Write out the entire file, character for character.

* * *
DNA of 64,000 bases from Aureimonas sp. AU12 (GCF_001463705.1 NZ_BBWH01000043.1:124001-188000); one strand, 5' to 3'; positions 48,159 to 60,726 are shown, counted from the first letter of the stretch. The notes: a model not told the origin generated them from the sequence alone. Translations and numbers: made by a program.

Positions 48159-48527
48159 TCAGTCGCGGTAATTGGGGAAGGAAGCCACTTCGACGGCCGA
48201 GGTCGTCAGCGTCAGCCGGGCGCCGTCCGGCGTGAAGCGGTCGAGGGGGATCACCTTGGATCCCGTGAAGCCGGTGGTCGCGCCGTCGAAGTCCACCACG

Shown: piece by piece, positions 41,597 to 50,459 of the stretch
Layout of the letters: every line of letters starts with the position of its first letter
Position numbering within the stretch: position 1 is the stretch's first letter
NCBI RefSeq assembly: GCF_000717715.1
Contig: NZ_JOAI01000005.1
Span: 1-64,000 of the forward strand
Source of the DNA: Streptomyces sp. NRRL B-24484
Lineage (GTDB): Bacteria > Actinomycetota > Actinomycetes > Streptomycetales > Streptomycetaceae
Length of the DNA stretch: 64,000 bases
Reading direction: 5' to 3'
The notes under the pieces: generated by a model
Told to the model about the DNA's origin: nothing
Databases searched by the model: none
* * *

DNA of 64,000 bases from Aureimonas sp. AU12 (GCF_001463705.1 NZ_BBWH01000043.1:124001-188000); one strand, 5' to 3'; positions 48,159 to 60,726 are shown, counted from the first letter of the stretch. The notes: a model not told the origin generated them from the sequence alone. Translations and numbers: made by a program.

Positions 48159-48527
48159 TCAGTCGCGGTAATTGGGGAAGGAAGCCACTTCGACGGCCGA
48201 GGTCGTCAGCGTCAGCCGGGCGCCGTCCGGCGTGAAGCGGTCGAGGGGGATCACCTTGGATCCCGTGAAGCCGGTGGTCGCGCCGTCGAAGTCCACCACG

Shown: piece by piece, positions 41,597 to 50,459 of the stretch
Layout of the letters: every line of letters starts with the position of its first letter
Position numbering within the stretch: position 1 is the stretch's first letter
NCBI RefSeq assembly: GCF_000717715.1
Contig: NZ_JOAI01000005.1
Span: 1-64,000 of the forward strand
Source of the DNA: Streptomyces sp. NRRL B-24484
Lineage (GTDB): Bacteria > Actinomycetota > Actinomycetes > Streptomycetales > Streptomycetaceae
Length of the DNA stretch: 64,000 bases
Reading direction: 5' to 3'
The notes under the pieces: generated by a model
Told to the model about the DNA's origin: nothing
Databases searched by the model: none